Who do I think is funny? My latest answer has been Triumph the Insult Comic Dog. I saw him in Montreal and man, I love that dog. And the guy who holds him, Robet Smigel. I’ve always loved Dave Attel. I think my wife Lynn Shawcross is really, really funny. Ali G, there’s a good one. I like Ali G. I like all that hip comedy shit like Mr. Show and David Cross, but I also like Andrew Dice Clay. I just saw him. I think he was hilarious, man. I think my dad’s funny. Barry Sobel’s hilarious. And Bill Murray, of course.
What got you into comedy originally?
I was trying to do something. I wanted to be in a band because I thought long hair and playing an instrument was cool and that didn’t work out. I wanted to be in show business. I had no problem making people laugh. I just went down and did it. It didn’t go well but I liked it. This is something I can control. I wasn’t going to be a cook at Chilli’s my whole life. That wasn’t going to happen. I found something that I could work on and slowly but surely I could make it a career. Even if I stay here where I am right now and never get any more bigger it would be a lot better than what I was doing.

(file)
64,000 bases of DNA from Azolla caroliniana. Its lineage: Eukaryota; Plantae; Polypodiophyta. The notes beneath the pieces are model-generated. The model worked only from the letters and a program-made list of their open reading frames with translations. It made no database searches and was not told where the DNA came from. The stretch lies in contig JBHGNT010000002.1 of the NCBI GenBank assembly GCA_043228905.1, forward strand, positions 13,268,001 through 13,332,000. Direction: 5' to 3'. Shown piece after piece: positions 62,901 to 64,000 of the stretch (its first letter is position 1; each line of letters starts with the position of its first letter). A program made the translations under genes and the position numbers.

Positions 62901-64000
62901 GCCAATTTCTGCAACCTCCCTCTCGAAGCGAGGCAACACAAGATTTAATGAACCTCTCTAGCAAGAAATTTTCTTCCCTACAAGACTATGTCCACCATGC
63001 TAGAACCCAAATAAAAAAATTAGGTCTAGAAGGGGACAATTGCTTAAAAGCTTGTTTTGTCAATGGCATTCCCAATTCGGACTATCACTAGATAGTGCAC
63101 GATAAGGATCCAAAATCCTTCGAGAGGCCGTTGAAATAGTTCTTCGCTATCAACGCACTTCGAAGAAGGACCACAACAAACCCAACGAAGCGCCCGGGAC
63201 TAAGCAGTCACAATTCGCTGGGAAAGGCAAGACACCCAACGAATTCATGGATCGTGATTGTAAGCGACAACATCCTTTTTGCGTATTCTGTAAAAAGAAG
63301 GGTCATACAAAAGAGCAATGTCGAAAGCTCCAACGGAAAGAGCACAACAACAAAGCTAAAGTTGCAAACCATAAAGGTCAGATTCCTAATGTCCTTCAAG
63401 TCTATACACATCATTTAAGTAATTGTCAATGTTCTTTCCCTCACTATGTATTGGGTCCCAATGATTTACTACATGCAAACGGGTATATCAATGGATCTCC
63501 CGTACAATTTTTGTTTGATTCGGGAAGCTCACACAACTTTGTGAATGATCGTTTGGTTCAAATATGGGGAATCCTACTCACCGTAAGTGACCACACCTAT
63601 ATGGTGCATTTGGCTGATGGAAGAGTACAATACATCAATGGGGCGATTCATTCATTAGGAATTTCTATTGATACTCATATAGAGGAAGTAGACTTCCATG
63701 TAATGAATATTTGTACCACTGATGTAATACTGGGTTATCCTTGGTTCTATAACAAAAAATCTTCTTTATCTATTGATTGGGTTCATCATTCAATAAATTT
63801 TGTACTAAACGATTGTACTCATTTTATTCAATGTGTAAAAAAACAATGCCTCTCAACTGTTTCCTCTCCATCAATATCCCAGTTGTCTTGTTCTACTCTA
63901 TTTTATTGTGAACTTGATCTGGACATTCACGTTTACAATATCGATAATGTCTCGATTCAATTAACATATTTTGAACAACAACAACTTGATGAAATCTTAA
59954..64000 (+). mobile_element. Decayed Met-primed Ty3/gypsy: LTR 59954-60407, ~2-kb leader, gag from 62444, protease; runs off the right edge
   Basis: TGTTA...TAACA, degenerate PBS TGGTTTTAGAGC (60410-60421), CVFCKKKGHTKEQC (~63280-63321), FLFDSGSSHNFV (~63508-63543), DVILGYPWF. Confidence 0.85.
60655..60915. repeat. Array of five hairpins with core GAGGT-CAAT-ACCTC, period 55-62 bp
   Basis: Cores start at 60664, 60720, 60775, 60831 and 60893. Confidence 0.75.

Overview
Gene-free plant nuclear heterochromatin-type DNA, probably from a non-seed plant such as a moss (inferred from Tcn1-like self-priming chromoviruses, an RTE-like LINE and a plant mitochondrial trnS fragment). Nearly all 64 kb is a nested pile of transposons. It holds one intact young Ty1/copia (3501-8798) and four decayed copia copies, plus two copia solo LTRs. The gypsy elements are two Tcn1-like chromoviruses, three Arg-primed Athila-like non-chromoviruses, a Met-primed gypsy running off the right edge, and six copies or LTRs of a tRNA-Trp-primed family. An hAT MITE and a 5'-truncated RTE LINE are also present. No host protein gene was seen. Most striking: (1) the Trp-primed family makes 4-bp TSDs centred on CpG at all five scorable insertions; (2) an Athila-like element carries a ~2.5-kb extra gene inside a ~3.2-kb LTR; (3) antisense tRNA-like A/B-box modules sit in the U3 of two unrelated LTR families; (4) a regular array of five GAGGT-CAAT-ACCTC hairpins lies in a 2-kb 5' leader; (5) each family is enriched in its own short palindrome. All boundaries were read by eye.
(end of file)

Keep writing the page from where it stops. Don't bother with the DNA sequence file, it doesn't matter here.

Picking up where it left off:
You got your start in Florida?
Yeah. Fort Lauderdale initially, up and down the lower east coast down there. I did some shows in Miami and all that. I moved to Seattle and then started going on the road. It was all open mics in Florida and when I got to Seattle I started actually working. I got four gigs in a row and I quit my day job and I haven’t looked back.
What was your day job in Seattle?
Another cooking job, at the B-liner Diner. It was a pretty popular place up there. Kind of a hip diner where you stood in front of the customers and made waffles for them and stuff. I always felt kind of grubby in kitchens and I like the closed kitchens better but my last cooking job was an open kitchen where you had to make the food right in front of the customers. It was kind of tough at times. But it was fun, though.
Where did you learn to cook?